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|Title:||Teachers’ Motivation in Maldives – Influenced by Cultural Aspects|
|Authors:||Hasan, Abdul Raheem|
|Publisher:||Faculty of Social Sciences, University of Kelaniya, Sri Lanka|
|Citation:||Hasan, Abdul Raheem, McDonald, Lex and Hynds, Anne 2013. Teachers’ Motivation in Maldives – Influenced by Cultural Aspects. Journal of Social Sciences – Sri Lanka, Special Issue on Proceedings of 2nd International conference on Social Sciences 2013 (ICSS 2013), Faculty of Social Sciences, University of Kelaniya, Sri Lanka. pp 144-162.|
|Abstract:||Internationally the demand for effective teachers has grown, because effective teachers strongly influence student outcomes. This largely depends on the levels of teachers‟ motivation to carry out the tasks associated with teaching. Hence, the sources of teachers‟ motivation are under continuous scrutiny as the sustenance of motivation at a high level is imperative. The research reported here explored stakeholders‟ perceptions of the motivational influences for successful indigenous teachers to stay on in Maldives, a small island state in the Indian Ocean. This case study employed qualitative methods of interviewing, focus-group meetings and questionnaires to collect data from school principals, leading teachers, successful teachers, parents, and students. Analysis of data via qualitative approaches indicated that the participants‟ perceptions of what motivated successful teachers to remain as teachers were largely influenced by cultural aspects that were contextual, inter-related, inter-dependent and multifaceted. These findings highlight the importance of conducting habitual, specialized and localized studies to understand teachers‟ motivational influences. This implied the need for educational policy-makers, school managers and supervisors of teachers to understand the complexity of contextual motivational influences to maximize teachers‟ positive impact upon student development. The scope of this study is limited to the perceptions of natives even though a large proportion of expatriate teachers including Sri Lankans are in service. Future research could include foreign teachers‟ perceptions to create a wider spectrum for a fuller understanding of the motivational influences for teachers to stay in these uniquely vulnerable islands.|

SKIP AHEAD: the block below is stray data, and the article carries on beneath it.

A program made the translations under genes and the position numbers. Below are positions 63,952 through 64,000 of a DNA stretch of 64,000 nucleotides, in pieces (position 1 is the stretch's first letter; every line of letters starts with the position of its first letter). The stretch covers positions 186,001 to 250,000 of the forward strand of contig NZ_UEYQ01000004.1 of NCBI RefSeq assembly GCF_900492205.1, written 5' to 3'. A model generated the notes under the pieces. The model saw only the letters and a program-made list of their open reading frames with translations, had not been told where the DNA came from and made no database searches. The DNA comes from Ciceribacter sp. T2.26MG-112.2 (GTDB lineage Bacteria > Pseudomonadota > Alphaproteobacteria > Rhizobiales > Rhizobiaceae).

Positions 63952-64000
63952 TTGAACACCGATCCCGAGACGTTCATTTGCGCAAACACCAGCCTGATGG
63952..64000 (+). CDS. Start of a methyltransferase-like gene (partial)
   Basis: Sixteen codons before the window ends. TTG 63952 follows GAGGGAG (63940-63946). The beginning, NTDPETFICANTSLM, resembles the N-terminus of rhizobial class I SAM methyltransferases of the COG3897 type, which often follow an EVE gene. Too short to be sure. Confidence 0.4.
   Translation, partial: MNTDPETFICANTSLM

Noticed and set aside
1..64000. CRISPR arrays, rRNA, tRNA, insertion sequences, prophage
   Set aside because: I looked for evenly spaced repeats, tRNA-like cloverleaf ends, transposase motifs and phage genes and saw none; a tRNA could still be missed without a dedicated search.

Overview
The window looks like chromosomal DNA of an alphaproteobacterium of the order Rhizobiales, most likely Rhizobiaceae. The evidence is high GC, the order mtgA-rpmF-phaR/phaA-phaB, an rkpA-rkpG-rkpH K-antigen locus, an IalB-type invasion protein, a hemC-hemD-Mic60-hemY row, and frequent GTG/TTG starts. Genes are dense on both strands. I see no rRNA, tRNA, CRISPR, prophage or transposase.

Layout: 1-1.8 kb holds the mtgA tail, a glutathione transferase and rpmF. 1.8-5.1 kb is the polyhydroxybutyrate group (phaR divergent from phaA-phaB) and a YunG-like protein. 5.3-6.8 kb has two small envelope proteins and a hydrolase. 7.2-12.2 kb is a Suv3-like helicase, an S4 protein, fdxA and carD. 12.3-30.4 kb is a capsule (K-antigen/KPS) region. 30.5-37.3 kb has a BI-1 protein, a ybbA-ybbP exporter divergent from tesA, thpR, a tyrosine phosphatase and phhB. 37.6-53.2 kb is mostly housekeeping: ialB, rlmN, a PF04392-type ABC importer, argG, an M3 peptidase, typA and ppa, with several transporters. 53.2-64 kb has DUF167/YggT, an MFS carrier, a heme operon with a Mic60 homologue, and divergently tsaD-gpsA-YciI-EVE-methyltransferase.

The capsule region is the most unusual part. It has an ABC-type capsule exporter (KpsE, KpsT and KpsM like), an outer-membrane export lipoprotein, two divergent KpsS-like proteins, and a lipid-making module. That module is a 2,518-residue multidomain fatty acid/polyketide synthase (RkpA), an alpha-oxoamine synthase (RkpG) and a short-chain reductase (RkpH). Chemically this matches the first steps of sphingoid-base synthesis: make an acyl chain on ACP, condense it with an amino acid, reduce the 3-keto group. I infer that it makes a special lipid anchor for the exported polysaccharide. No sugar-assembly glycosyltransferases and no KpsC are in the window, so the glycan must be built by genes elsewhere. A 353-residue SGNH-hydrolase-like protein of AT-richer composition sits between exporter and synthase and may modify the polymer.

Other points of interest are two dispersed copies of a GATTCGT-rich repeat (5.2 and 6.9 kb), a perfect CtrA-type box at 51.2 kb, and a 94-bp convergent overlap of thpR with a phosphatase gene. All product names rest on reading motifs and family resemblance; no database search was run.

|Appears in Collections:||Special Issue|
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